Antoine is a normal twelve-year-old who longs for a Playstation of his own, and with a sudden awareness of his own sexuality, he has a crush on blonde Émilie. The Courtins live next to the Desmedts: the brutish Monsieur Desmedt, his wife and two children: Valentine and 6-year-old Remi. The Courtin household is rigid whereas the Desmedts’ home is chaotic. but the best thing about living next to the Desmedts is that Antoine can play with their dog Ulysses.

three days and a life

One day in the woods, Antoine accidentally kills Remi, and in a blind panic, he hides the body. Will he get away with murder? ….

About 2/3 of the book follows Antoine’s actions as the townspeople realise that a child is missing. Paralyzed with guilt, and waiting for the police to knock on his door, Antoine watches events unfold from his home. Unpopular residents are rounded up and questioned, and then nature intervenes.

The second, last third of the novel opens in 2011. Antoine now lives in Paris, is in a wonderful relationship, and is close to becoming a doctor when he reluctantly agrees to return home He is being recalled by fate to meet his punishment. ….

Truth be told, the terror never went away. It dozed, it slumbered, and it returned. Antoine lived with the knowledge that, sooner or later, this murder would catch up and ruin his life. 

I’m very glad to have finally read a Lemaitre novel. For this reader, the first section with Antoine as a boy was good but overly long–especially when he repeatedly imagined various scenarios. However, the second part paid off in its conclusion. To say more would spoil the novel for other readers, but Fate shows, once again, that one cannot escape, no matter how hard we try to run. In the case of Lemaitre’s tale, do not expect simple retribution. The plot is far too subtle for that.

Reading the acknowledgments, I saw the name Patrice Leconte pop up. This made me mull over the idea of this book as a film. The first two-thirds are introspective while Antoine wrestles with his guilt, but with the right script, this would make an excellent film.

Review copy

Translated by Frank Wynne

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Genius and Discovery: Stefan Zweig

German Literature Month 2017Genius and Discovery is another nifty little collection of Stefan Zweig gems from Pushkin Press. Triumph and Discovery contained select moments in history, and this collection contains the following five sections:

Flight into Immortality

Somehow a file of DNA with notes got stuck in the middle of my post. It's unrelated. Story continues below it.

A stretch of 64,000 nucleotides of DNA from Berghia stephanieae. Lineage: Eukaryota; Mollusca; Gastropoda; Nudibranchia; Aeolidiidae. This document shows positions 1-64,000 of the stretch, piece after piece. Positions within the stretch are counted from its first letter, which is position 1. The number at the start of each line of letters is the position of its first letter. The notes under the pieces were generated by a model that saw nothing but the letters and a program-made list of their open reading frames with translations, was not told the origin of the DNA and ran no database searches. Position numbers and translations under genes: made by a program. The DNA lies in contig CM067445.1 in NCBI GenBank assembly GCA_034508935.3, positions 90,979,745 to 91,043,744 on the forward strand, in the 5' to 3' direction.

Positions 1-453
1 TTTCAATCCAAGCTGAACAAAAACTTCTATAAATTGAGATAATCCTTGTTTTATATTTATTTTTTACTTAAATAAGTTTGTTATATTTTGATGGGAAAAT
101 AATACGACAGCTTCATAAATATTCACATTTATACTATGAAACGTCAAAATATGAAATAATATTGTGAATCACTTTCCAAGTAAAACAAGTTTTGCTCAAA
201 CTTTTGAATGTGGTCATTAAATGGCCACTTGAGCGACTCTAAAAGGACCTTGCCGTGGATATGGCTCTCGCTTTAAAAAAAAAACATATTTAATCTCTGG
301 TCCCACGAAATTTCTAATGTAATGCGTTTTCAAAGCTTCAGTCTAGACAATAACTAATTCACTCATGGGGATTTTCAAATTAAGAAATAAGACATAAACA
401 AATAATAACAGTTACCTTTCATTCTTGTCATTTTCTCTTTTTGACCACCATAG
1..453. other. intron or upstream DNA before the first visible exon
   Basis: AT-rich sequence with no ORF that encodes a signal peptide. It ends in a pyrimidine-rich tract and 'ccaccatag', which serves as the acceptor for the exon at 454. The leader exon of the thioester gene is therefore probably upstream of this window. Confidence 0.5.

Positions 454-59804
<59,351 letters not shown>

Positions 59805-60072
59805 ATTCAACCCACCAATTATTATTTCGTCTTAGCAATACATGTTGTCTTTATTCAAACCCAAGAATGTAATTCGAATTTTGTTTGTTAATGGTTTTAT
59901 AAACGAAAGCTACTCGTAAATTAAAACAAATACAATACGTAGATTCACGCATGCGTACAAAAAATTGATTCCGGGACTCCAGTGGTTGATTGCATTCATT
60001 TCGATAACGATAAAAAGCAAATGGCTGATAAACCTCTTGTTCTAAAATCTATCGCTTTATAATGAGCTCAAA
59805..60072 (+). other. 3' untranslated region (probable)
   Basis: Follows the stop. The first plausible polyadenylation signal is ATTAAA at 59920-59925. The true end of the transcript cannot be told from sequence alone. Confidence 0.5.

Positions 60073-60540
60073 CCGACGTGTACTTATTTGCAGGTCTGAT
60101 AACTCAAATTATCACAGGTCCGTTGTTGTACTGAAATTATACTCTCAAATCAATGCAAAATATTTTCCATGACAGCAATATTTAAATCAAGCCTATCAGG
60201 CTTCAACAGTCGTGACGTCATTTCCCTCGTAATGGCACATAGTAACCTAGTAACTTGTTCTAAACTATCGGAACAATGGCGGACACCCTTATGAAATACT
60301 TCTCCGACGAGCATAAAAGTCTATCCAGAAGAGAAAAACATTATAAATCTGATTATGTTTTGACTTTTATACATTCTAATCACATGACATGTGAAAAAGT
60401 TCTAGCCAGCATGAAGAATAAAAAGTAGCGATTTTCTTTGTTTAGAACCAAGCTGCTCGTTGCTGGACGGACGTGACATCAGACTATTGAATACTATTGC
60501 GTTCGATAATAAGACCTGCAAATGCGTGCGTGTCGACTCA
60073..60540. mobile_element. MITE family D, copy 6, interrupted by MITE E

The Resurrection of George Frideric Handel

The Genius of a Night

The Discovery of El Dorado

The First Word to Cross the Ocean. 

In the preface, Zweig talks about “genius

Millions of people in a nation are necessary for a single genius to arise, millions of tedious hours must pass before a truly historic shooting star of humanity appears in the sky. 

Genius is pushing it a bit with a few of the people mentioned here.

Flight into Immortality is the incredible story of Vasco Núñez de Balboa. Gold fever grips Spain after Columbus “who always fanatically believes whatever he wants to believe at any given time” tells tales of “gold mines of immeasurable extent,” in the Americas.  Gold seekers, adventurers, ruffians, you name it, arrive in Española (“later San Domingo and Haiti”).

But what a dismal tidal wave of humanity is now cast up by greed from every city, every village, every hamlet. Not only do honorable nobleman arrive, wishing to gild their coat of arms, not only are there bold adventurers and brave soldiers; all the filthy scum of Spain is also washed up in Palos and Cadiz.

While lawyer Martín Fernandez de Enciso readies a ship to sail to the San Sebastián colony “near the straits of Panama and the coast of Venezuela,” many of the Spanish adventurers are stranded on Española and hope to avoid debt by taking a ship out. The governor orders that no man may leave without his permission, but that doesn’t stop Vasco Núñez de Balboa who boldly smuggles himself aboard Enciso’s ship on a crate.

Genius and Discovery

And so begins Vasco Núñez de Balboa’s incredible adventures as he seeks gold and becomes the first European to see the Pacific ocean. This is a story of the highs and lows of human nature; mention is made of how he used hungry dogs to tear apart prisoners.

The Resurrection of George Frideric Handel is the story of how Handel recovered from a stroke and eventually wrote the Messiah.

The Genius of a Night is the story of how The Marseillaise was created, and this section wasn’t that interesting for this reader. The First Word to Cross the Ocean is the story of Cyrus Field and the first telegraph cable across the Atlantic Ocean

And now The Discovery of El Dorado. This is the story of John Augustus Sutter, born in Switzerland, who traveled to California, and becomes the luckiest and unluckiest of men when gold is discovered on his property. The Zweig version differs wildly in several aspects from the Wikipedia version, and while some of this can, perhaps, be ascribed to our modern sensibilities, some of it cannot. Zweig paints Sutter as a more tragic figure, and tells us that Sutter’s wife died after shortly arriving in California. Zweig says Sutter had three children while Wikipedia says five. Zweig portrays Sutter as a man stripped of everything: attacked by a mob, his “eldest son, threatened by these bandits, shoots himself.  The second son is murdered; the third runs for it but is drowned on the way home.”  Zweig creates a portrait of a widower, a demented beggar whose children are all dead. Wikipedia has Sutter’s wife living to a ripe old age, and one of his sons became the founder and planner of Sacramento.

Zweig didn’t have Goggle.

Apparently Zweig wrote 12 of these vignettes, so between this collection and Triumph and Disaster, we can read ten. Sadly omitted: Cicero and the (mock) Execution of Fyodor Dostoevsky

Review copy

Translated by Andrea Bell